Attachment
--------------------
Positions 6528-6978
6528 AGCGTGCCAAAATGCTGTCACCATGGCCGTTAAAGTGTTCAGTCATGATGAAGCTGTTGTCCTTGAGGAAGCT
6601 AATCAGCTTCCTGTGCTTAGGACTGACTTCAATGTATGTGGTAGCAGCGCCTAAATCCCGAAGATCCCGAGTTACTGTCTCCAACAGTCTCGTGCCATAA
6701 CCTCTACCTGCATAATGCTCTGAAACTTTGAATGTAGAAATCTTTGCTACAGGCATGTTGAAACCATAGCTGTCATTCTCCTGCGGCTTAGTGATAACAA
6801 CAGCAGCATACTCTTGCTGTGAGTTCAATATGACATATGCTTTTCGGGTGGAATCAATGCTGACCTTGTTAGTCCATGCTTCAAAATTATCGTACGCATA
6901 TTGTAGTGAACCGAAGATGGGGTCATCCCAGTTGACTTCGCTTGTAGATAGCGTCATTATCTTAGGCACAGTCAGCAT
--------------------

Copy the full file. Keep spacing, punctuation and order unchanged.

Positions 6528-6978
6528 AGCGTGCCAAAATGCTGTCACCATGGCCGTTAAAGTGTTCAGTCATGATGAAGCTGTTGTCCTTGAGGAAGCT
6601 AATCAGCTTCCTGTGCTTAGGACTGACTTCAATGTATGTGGTAGCAGCGCCTAAATCCCGAAGATCCCGAGTTACTGTCTCCAACAGTCTCGTGCCATAA
6701 CCTCTACCTGCATAATGCTCTGAAACTTTGAATGTAGAAATCTTTGCTACAGGCATGTTGAAACCATAGCTGTCATTCTCCTGCGGCTTAGTGATAACAA
6801 CAGCAGCATACTCTTGCTGTGAGTTCAATATGACATATGCTTTTCGGGTGGAATCAATGCTGACCTTGTTAGTCCATGCTTCAAAATTATCGTACGCATA
6901 TTGTAGTGAACCGAAGATGGGGTCATCCCAGTTGACTTCGCTTGTAGATAGCGTCATTATCTTAGGCACAGTCAGCAT